DJI Puts Shenzhen Global Headquarters into Use
The Liuxiandong headquarter base in Shenzhen’s Nanshan District is one of the most popular office sites for technology companies in China. It is here that, in 2016, Chinese drone giant DJI started the construction of its global headquarters. The headquarters named “Sky City” was officially opened on September 26 and will house nearly 8,000 DJI employees.
DJI was founded in 2006 in a residential building in Shenzhen’s Futian District. Over the next 16 years, DJI employees have moved from one office to another as the company built itself up. With “Sky City”, four of the company’s divisions, including UAV, R&D and innovation, operation services and supporting services, will be housed under one roof.
“It’s the biggest, most difficult and most expensive product of DJI, with the longest development cycle,” Zhang Xiaonan, a spokesperson for DJI, said at the building’s opening event.
DJI’s “Sky City”, which covers 17,600 square meters with a floor area of about 240,000 square meters, was designed by British architecture firm Foster + Partners and DJI. The building is composed of two super high-rise towers in the east and west. The east tower has 44 floors and stands 211.6 meters high, while the west tower has 40 floors and measures 193.1 meters high. The two towers are connected by a bridge on the 24th floor.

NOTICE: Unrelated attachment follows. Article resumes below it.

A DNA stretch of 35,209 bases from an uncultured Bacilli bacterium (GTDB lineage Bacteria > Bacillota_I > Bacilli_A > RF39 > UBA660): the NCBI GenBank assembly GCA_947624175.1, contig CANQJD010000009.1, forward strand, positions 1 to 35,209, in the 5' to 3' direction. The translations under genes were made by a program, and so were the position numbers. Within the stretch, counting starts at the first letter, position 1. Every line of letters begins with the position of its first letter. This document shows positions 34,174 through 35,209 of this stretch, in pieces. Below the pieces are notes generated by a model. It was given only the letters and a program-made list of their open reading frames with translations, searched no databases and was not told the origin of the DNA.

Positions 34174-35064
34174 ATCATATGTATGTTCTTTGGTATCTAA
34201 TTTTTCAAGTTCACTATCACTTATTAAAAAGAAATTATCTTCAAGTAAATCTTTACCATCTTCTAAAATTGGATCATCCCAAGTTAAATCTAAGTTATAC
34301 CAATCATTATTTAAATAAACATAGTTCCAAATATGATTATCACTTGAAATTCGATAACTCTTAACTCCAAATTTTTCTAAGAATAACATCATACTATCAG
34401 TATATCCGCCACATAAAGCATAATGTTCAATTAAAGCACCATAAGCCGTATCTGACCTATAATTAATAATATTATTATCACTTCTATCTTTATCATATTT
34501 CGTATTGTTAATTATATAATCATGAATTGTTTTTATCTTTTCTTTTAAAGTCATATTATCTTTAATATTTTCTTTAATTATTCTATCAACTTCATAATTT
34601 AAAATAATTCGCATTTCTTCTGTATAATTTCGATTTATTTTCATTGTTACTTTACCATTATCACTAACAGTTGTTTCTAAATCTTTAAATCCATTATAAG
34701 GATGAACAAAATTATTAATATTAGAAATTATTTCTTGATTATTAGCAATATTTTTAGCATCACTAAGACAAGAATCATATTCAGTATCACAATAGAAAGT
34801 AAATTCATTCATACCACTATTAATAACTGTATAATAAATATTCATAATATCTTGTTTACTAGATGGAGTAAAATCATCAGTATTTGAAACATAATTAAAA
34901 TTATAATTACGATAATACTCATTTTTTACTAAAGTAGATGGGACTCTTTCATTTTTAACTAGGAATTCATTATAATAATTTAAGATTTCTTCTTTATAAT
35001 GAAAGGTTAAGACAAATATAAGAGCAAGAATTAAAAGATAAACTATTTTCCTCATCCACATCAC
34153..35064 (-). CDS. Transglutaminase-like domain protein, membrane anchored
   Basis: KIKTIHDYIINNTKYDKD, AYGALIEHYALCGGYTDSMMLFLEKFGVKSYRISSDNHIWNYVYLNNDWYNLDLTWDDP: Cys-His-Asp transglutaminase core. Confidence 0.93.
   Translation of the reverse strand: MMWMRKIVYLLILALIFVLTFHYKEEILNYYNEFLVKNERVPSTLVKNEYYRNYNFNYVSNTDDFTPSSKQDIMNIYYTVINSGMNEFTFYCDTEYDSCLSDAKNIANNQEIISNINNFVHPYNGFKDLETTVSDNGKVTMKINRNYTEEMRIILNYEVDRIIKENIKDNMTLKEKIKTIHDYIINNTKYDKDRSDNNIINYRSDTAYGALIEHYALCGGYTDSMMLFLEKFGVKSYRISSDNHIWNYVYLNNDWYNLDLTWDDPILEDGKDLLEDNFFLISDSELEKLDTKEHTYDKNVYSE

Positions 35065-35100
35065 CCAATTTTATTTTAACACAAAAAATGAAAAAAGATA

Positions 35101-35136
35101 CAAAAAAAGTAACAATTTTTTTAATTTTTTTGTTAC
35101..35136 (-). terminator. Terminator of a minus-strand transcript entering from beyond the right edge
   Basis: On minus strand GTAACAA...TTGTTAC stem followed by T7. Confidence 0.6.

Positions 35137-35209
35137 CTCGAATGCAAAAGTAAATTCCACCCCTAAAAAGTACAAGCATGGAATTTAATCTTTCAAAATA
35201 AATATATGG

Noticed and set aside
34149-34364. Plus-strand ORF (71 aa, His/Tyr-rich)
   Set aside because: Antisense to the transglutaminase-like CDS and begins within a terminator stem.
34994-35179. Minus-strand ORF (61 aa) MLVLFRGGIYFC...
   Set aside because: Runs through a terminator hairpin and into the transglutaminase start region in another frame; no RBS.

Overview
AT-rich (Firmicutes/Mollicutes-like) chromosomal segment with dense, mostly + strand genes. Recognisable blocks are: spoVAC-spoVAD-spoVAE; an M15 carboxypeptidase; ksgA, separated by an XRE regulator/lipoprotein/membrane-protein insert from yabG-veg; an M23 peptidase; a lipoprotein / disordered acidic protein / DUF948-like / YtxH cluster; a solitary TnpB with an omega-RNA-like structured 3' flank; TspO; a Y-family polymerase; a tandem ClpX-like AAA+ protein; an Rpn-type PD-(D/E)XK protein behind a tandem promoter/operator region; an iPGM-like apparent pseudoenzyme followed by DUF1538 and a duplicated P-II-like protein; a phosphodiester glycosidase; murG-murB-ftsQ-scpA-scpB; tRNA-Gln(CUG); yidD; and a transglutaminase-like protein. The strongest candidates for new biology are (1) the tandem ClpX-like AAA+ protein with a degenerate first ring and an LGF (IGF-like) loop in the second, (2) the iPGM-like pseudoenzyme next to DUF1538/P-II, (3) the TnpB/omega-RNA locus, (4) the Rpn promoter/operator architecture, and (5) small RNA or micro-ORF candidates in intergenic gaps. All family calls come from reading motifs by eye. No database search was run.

Instead of a symmetrical design, each tower relies on the core cylinder to hover six huge steel glass blocks (also known as boxes). Twelve boxes are stacked in dislocation, thus forming an asymmetric structural system. “Sky City” is also the world’s first asymmetrically suspended, all-steel, super high-rise building over 200 meters high.
The main architect, Young Chiu, said in his speech that he adapted a design scheme tailored exclusively for DJI. The building has no columns inside, and each box is topped by steel truss spaces, which can be used for UAV test flights, as well as preparation for the subsequent flexible office space.
Chiu revealed that in the process of building design, DJI internally deployed dozens of R&D engineers from different departments, including structural design and industrial designers, to support the construction. In addition, DJI’s rarely seen founder Frank Wang was also involved in the design process.
If viewed from the different facades around the compound, DJI’s “Sky City” has different landscapes. The positions of each box provides two or three workspaces of different sizes for the same floor, a plan that aims to accommodate the collaborative work that goes on inside DJI.
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Unlike other corporate headquarters, there is no logo or billboard inside DJI’s “Sky City”. Besides the black pine at the entrance of the lobby on the first floor, there is no obvious welcoming area. Looking at the building from the outside, even passersby would have difficulty identifying it as DJI’s office building.
“It’s similar to DJI’s style which is to immerse ourselves in product research,” Zhang said. The “Sky City” compound will greatly assist the company in undertaking major research and development work. Currently, DJI has around 14,000 employees worldwide.